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Chiropractor's advice: shun 'ambulance chasers'



Published: Tue, August 21, 2001 @ 12:00 a.m.



EDITOR:

I am writing in response to the Aug. 19 letter "There's a new breed of ambulance chasers afoot." As a practicing chiropractic physician, I would like to agree with the writer, and I am also upset and disturbed about health care providers soliciting people from the purchase of accident reports. I am especially disturbed about the three solicitations reported in the letter that were from local chiropractic clinics.

When I first learned from family, friends and patients about three years ago that they were receiving these phone solicitations, I contacted the State Board of Chiropractic Examiners and was told that this practice was legal. Since, there has been legislation introduced that would make this form of solicitation illegal.

I would like to point out that there are over 100 chiropractic physicians practicing in the tri-county area and that it is only a small fraction using this form of solicitation. As many of your readers know from experience, the vast majority of chiropractic physicians in this area are both professional and ethical and offer successful treatment for a wide range of neuromusculoskeletal injuries from motor vehicle accidents, work, sports, etc. without the use of drugs or surgery.

As with any other health care provider, a patient should ask for a referral from those he or she trusts -- family, friends, family physician -- when looking for a chiropractic physician. As for the "ambulance chasers," let them know how disturbed you are at their call and that you would never consider services from someone who solicits in this manner.

KEVIN C. GIBSON, D.C.

Boardman

Deputy shouldn't have last word on 'rave'

EDITOR:

Why not get the correct information before printing or airing news releases. It should be the responsibility of news reporters to investigate before blindly reporting a fax that was sent by a sheriff's deputy.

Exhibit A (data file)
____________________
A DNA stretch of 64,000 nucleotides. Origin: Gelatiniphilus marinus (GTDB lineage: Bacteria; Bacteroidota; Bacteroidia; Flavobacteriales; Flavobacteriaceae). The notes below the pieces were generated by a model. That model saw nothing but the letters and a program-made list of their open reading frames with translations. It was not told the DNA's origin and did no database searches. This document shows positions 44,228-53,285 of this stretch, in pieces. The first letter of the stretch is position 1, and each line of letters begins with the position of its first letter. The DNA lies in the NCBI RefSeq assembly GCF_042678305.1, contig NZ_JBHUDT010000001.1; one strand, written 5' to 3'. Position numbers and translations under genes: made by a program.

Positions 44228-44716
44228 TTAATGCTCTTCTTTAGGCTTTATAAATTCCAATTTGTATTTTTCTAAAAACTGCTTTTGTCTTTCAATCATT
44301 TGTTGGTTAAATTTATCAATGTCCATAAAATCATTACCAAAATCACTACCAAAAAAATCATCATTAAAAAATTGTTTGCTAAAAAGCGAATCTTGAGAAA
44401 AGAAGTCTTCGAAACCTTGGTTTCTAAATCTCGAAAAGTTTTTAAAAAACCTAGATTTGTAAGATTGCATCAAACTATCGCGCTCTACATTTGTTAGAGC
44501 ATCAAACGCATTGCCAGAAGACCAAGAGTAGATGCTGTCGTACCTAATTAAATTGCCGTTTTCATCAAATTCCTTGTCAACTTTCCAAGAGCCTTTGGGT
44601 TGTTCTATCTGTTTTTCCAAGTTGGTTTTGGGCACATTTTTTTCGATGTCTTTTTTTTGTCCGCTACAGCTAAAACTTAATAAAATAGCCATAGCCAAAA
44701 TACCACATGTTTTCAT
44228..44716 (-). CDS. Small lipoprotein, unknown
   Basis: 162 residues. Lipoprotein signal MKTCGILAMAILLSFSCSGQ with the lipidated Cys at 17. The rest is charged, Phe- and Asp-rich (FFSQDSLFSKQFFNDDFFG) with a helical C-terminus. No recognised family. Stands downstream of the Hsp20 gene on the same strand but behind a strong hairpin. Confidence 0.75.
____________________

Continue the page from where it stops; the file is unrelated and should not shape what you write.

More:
The "rave" Aug. 11 at Yellow Duck Park was actuality an event to remember a friend who passed away in his sleep while attending school in Columbus. It was an evening filled with techno music, dancing, volleyball, bonfires and waterslides. It was enjoyed by people of all ages, including young children.

To ensure the safety of all who attended, the park was well chaperoned with security at the gate, throughout the park, and at a checkpoint where purses, bags, and pockets were searched.

I am concerned that Deputy Budd is able to fax radio stations and newspapers with lies and it is blindly accepted as newsworthy. I hope Sheriff Wellington has this officer write a public apology. He has offended all who attended the concert and defamed a family park.

BARBARA TARR

Mineral Ridge

Scientists should think twice before playing God

EDITOR:

With the scientific community's no-holds-barred attitude on cloning and stem-cell research, how long do you think it will take before someone attempts a super Aryan race?

It happened in the 20th century just 60 years ago in Germany. How soon we forget or try to make excuses to the contrary.

The scientific community has lost its focus. It has to get back on the right track. It should quit trying to play God, and it should commit itself to science research that repairs the damaged cells by cell manipulation in a person's own body.

STEVE KOPA

Weirton, W.Va.




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